The first couple of lines determine the type of the incoming URI and open a writable database. Then, if the URI points to the list, possibly with a filter, we just delete that. Note that the URI with no filter (selection and selectionArgs) will delete all entries. Otherwise, we delete based on a specific ID -- with or without a filter.
The rest of the methods are found in the downloadable (and online viewable) open source code. They are similar and you should be able to read through them to see how they work. The gist is that they each do the "right" thing depending on the type of URI. Since this content provider is database-backed, the right thing usually involves calling an equivalent SQLite method, greatly simplifying the interface implementation.


This tutorial has taught you not only how to create a SQLite database and wrap it inside of a content provider, but also how straightforward it is to use a content provider to populate a ListView control. In future tutorials, we'll extend this application further to populate the application’s database with fresh, live tutorial content and more.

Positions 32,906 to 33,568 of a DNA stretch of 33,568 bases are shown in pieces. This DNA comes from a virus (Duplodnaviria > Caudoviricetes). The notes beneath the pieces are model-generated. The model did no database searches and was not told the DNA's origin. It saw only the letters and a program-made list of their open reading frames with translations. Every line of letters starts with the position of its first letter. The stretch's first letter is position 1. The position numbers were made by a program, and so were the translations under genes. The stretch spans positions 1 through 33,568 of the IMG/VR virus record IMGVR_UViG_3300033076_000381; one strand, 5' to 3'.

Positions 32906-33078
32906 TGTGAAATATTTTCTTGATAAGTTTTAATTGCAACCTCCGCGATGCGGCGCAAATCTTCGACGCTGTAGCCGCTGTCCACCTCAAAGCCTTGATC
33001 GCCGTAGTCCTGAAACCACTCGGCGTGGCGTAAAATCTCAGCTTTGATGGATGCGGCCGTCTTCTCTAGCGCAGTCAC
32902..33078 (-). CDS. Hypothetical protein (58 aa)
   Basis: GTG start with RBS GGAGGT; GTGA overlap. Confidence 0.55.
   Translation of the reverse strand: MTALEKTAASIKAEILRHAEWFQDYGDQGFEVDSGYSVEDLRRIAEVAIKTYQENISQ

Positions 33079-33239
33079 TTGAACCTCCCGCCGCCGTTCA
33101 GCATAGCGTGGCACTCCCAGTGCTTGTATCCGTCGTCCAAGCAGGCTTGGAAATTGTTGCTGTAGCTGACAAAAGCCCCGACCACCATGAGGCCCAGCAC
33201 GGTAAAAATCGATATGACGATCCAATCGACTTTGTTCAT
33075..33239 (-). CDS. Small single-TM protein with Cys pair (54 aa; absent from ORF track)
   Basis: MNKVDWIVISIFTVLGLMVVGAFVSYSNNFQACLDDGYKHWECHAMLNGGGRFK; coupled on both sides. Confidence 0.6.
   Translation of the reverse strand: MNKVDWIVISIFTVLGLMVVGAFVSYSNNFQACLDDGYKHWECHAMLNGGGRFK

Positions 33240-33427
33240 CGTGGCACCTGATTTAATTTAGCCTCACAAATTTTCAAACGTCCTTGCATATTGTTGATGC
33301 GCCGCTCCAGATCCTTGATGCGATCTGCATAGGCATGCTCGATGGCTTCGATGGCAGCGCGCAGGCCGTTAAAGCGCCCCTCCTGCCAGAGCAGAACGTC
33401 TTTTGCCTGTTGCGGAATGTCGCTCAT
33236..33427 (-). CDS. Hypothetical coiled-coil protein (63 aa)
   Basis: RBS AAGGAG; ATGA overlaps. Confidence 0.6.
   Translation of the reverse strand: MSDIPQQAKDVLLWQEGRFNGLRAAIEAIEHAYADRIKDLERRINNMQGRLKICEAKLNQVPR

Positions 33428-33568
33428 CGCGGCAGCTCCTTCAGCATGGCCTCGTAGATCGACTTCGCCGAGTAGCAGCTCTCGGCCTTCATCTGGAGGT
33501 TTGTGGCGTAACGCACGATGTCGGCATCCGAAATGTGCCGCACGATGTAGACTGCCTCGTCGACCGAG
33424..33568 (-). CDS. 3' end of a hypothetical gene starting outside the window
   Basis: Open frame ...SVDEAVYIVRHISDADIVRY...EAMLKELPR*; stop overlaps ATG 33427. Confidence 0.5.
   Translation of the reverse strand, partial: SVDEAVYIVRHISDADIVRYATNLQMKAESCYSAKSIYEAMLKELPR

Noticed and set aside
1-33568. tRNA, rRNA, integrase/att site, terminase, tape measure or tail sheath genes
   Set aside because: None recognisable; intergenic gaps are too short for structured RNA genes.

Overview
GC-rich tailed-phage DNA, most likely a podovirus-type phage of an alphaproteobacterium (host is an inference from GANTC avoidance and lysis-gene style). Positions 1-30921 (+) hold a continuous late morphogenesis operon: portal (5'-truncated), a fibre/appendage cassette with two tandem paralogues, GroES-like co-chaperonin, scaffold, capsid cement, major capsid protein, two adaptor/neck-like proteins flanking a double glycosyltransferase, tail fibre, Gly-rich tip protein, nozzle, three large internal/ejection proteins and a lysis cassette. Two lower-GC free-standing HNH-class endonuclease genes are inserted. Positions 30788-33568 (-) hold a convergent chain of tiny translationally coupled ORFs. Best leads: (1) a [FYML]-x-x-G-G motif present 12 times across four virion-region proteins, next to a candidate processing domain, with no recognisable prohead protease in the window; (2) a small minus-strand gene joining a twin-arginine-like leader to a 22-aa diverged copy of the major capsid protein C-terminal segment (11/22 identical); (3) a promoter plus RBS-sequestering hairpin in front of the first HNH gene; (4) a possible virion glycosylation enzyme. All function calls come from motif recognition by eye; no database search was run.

We hope you’ve enjoyed this tutorial. We look forward to your feedback on the pacing and complexity of the material covered.

About the Authors

Mobile developers Lauren Darcey and Shane Conder have coauthored several books on Android development: an in-depth programming book entitled Android Wireless Application Development and Sams Teach Yourself Android Application Development in 24 Hours. When not writing, they spend their time developing mobile software at their company and providing consulting services. They can be reached at via email to, via their blog at, and on Twitter @androidwireless.